Link to Yandex Dictionary home page
Google has dominated the English part of the internet for such a long time now, that Western linguists often overlook tools and resources provided by search engines locally.
In Russian, one excellent language tool is on the long established search engine Yandex.ru (Яндекс). Among the many google-type service categories there is one called Словари (dictionaries). The search window there spans around a hundred general and topical on-line dictionaries and encyclopedias.
Students of Russian and linguists would find particularly useful dictionaries of Russian stresses (a source of numerous wailings!), etymology and synonyms. A side panel on the dictionary page gives instant translation of the word you are looking for into five main European languages plus Ukrainian and Latin. And there is an automated translation option too.
Users of online dictionaries, I am told, sometimes test the completeness and modernity of a given dictionary by checking if it includes 'unprintable expletives'. I am a bit old-fashioned myself and never use them, except for linguistic purposes. But since the 90-s they are allowed on the internet and often in print. So, I made a search on Yandex dictionaries for the three top Russian unprintables - х.. (the male c word), п....(the female c word) and е/ё....(the f word). None is included anywhere in the listed dictionaries! Luckily, for old hats like myself, the dictionary world is still dominated by 'prudes and prejudice'.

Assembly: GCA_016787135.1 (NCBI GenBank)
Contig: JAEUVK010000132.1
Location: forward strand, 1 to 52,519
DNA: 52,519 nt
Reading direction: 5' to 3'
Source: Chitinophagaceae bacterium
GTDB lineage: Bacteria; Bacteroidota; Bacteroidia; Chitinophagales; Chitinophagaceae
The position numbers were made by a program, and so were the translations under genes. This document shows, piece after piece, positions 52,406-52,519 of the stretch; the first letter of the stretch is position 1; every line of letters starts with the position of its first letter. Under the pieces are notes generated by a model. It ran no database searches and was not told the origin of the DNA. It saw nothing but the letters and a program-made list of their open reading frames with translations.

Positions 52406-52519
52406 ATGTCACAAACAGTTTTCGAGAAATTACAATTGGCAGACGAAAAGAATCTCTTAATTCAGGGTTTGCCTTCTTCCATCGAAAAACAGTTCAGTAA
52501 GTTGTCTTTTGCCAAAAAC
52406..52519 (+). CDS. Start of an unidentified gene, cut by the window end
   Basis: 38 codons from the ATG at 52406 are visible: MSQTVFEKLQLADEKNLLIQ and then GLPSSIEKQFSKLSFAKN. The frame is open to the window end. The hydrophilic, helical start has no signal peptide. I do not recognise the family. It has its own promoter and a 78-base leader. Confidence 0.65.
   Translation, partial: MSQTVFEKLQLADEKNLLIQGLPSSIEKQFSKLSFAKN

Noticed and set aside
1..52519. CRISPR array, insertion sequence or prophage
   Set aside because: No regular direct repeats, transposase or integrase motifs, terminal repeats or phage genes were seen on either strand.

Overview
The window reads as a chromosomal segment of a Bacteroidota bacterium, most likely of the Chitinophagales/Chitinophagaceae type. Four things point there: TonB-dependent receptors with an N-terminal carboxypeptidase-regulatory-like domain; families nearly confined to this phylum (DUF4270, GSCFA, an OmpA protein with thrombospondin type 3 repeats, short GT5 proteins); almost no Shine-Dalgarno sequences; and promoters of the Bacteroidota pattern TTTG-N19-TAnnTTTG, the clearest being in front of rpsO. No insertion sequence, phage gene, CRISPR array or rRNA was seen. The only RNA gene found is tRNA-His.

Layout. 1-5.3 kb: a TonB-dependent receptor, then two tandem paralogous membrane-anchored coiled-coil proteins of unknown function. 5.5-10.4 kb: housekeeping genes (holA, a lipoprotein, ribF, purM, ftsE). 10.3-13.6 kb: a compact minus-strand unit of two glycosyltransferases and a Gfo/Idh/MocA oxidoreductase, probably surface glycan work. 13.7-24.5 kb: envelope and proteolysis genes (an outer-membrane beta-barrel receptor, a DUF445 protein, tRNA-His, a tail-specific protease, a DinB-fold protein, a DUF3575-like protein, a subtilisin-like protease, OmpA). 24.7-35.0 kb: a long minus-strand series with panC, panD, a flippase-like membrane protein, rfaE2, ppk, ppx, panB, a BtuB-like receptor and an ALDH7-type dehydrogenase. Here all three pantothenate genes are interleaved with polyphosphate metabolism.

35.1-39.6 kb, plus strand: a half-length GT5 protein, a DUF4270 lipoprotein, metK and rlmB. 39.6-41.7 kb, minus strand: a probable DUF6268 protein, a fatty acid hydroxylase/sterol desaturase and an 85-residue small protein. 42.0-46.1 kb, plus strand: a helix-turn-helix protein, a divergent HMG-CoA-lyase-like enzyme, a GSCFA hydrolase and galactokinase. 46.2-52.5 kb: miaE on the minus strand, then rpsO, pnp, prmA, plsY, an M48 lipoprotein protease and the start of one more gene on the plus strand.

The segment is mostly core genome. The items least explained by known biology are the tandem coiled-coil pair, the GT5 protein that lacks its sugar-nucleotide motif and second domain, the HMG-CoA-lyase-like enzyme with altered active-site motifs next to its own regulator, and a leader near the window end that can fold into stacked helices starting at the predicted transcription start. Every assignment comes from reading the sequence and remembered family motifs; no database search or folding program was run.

Another test of modernity is to check if anglo-barbarisms that sprung off the internet are there. With a sigh of relief I watched the search bringing 'no results' for the four social networking words widely used by Russian users of LiveJournal (Лижет or ЖЖ, as it is referred to by "юзеры"), the most popular blog platform in the country.
френд - friend. No results, with verb forms зафрендить, пофрендиться - to include in the list of friends, разфрендить, отфрендить - drop from the list of friends. It is interesting that the Russian word друг (drug as in Clockwork Orange) has managed to resist being adopted for internet usage, perhaps because of its stronger than in English connotation of closeness, or because of its (also strong) masculine gender assignment.
кат - cut (as in the cutout of a long internet text) only brought the archaic meaning of палач (executioner)
скрин - screen (as in screening of comments etc., also already verbalised as расскринить - unscreen, заскринить - put behind screen) brought back only a regional listing from Dahl's (Даль) dictionary - South Russian/Ukrainian короб, ларец (box, small trunk).
бан - ban (as in blocking someone from seeing or following your blog) only provided a list of Chinese and other Asian historical figures.
It is possible, that some resources are not listed there. I could not find a frequency resource for example, nor a dictionary where words are grouped by their endings. But the convenience of having a one-stop shop for words and reference is very attractive.